Building on longstanding engagement and recent consultation conducted in Warragul in 2019, Catholic Social Services Victoria (CSSV), the peak body for Catholic social services across the State, has released a report, which outlines the social service and infrastructure needs of rural and regional communities living in Gippsland. The report reflects the experience of people working in their local communities with individuals and groups who face isolation and disadvantage — circumstances that have been further exacerbated by the recent bushfires in Gippsland, and now, the devastating impact of COVID-19.
According to Netty Horton, CEO of CatholicCare Greater Melbourne, and Gippsland
who are active in providing a variety of services and material aid in the region, “the report outlines the gaps in services and infrastructure needed by these communities to enhance their ability to access things like education, employment, health and social services”.
“In the Warragul region, the specific issues facing members of this community include the long distances required for travel, the high cost of having a car and the limited and costly public transport options. Housing instability is a common underlying issue for most people seeking assistance, and private rental accommodation is expensive, substandard and often unsafe.”
The report highlights that mental health is a significant factor for many people seeking assistance, indicating there are too few psychosocial mental health programs and many people experience inconsistent mental health treatment services. It also revealed that the NDIS has added confusion in the mental health system and inconsistency - with some high levels of funding and resources provided in some instances and on the other hand, inflexible or inappropriate plans that are not or cannot be implemented, in other instances.
The report also states that emergency relief is no longer a matter of occasional assistance in times of emergencies. Rather, for many individuals and families, it forms part of their regular budgeting to try to make ends meet. This has been reflected in the increase of food relief programs and the use of emergency relief being used for everyday expenses such as fuel, utility bills and car registration, according to those who took part in the research and consultation.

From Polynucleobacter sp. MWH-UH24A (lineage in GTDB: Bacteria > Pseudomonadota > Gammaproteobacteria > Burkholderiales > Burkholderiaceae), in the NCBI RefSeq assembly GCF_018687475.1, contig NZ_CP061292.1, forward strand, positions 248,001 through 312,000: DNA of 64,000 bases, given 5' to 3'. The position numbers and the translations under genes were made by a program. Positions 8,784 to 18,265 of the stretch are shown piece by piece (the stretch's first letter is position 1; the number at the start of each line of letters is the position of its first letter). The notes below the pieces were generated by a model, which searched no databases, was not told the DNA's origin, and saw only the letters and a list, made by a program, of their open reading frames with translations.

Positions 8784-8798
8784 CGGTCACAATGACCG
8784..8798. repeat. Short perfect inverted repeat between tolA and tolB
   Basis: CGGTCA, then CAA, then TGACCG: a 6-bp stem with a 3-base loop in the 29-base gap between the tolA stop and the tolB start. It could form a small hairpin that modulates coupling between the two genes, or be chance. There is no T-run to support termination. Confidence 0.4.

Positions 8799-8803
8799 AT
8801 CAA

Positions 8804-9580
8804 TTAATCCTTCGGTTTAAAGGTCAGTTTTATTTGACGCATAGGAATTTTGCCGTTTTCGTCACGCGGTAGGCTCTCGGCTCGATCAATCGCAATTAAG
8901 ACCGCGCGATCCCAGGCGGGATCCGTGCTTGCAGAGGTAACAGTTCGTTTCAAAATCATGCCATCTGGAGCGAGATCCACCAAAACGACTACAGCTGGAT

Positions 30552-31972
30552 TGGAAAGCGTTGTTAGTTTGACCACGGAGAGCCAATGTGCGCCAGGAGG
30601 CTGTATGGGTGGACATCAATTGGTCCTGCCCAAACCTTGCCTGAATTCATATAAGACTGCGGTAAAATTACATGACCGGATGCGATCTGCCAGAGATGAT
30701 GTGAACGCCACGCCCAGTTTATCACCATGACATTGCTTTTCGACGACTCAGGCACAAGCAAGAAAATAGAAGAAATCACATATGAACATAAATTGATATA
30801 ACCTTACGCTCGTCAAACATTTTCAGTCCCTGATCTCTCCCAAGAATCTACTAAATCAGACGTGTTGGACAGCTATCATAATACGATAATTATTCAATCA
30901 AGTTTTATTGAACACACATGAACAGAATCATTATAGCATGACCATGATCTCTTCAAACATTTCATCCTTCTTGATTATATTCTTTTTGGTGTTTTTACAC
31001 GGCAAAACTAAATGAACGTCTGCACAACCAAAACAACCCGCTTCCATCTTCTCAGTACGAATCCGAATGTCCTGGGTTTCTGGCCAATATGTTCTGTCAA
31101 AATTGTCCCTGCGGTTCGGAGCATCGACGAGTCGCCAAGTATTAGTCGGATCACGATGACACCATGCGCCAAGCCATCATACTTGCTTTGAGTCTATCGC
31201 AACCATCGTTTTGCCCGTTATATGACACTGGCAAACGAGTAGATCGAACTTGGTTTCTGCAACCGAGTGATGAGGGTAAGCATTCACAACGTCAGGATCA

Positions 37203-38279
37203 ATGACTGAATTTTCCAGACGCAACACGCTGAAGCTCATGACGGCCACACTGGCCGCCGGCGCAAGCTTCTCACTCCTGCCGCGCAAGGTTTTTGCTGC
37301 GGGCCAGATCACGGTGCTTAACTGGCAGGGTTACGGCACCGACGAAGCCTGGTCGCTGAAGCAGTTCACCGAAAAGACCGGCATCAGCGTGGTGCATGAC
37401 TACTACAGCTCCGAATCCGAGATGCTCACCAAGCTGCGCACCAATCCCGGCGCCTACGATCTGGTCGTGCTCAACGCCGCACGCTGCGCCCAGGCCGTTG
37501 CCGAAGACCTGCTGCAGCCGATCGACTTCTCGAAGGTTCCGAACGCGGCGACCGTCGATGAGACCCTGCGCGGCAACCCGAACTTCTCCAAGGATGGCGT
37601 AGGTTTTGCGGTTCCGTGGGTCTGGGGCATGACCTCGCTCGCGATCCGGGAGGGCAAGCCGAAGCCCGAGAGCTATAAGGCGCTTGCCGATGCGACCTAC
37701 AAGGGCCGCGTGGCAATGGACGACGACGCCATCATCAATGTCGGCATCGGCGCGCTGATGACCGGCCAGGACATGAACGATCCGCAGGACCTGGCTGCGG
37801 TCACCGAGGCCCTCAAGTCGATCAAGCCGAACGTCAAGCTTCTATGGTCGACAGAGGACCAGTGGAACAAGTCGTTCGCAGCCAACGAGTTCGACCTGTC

“More than ever, communities in the Gippsland area need particular assistance. For those facing significant disadvantage in the region, improving infrastructure would help to improve access to important health, welfare, education and employment services and opportunities,” said Netty.
The impact of bushfires, drought and COVID have further emphasised the level of needs within the Gippsland communities. The report outlines a number of practical recommendations, which have been submitted to Infrastructure Victoria’s to assist in informing their 2020 update to the state’s 30-Year Infrastructure Strategy.
There is a need to increase social housing across the region, particularly in regional centres and bushfire-affected areas and an increase in the availability of affordable housing, particularly for women escaping domestic violence. There needs to be adequate planning and funding for clinical and community mental health infrastructure and services to meet the current demand across the region, particularly for specialist dual diagnosis programs and rehabilitation services that provide integrated care for people experiencing drug and alcohol addiction and mental health issues.
Deacon Mark Kelly is the Bishop of Sale’s
representative on the Council of Catholic Social Services Victoria. He has been deeply involved in the provision of care and services through the network of parishes throughout the diocese of Sale, which covers an extensive area stretching from Narre Warre in the west, to Phillip Island in the south, to Lakes Entrance in the east.
He says, “I have particular concern for those who don’t have access to digital devices or have limited digital literacy — this must be improved to increase community connections, particularly for older people and those who are socially isolated.” Deacon Mark also highlighted the important role of local knowledge and input in fixing local problems, which is a value in the Catholic tradition called subsidiarity.
“Communities experiencing persistent disadvantage, need long-term and place-based solutions that address the underlying causes of disadvantage. This includes using a strengths-based approach that recognises and harnesses the strengths of the local community and engages the community in the planning and development of solutions to address disadvantage. Importantly, infrastructure plays a vital role in facilitating access, engagement, connections and connectivity in our communities.
“Given the widespread impact of the bushfires and now the ongoing economic impact of COVID-19 compounding the existing infrastructure and social issues in the region, Catholic social services and the broader Catholic community in the Gippsland region are committed to continuing working together with Government and the community to address and advocate on the issues of the region, in a way that respects each person’s dignity and preciousness, which are central to our tradition”.
Download media release, here.
Media enquiries – Josh Lourensz, 0402 932 281 or firstname.lastname@example.org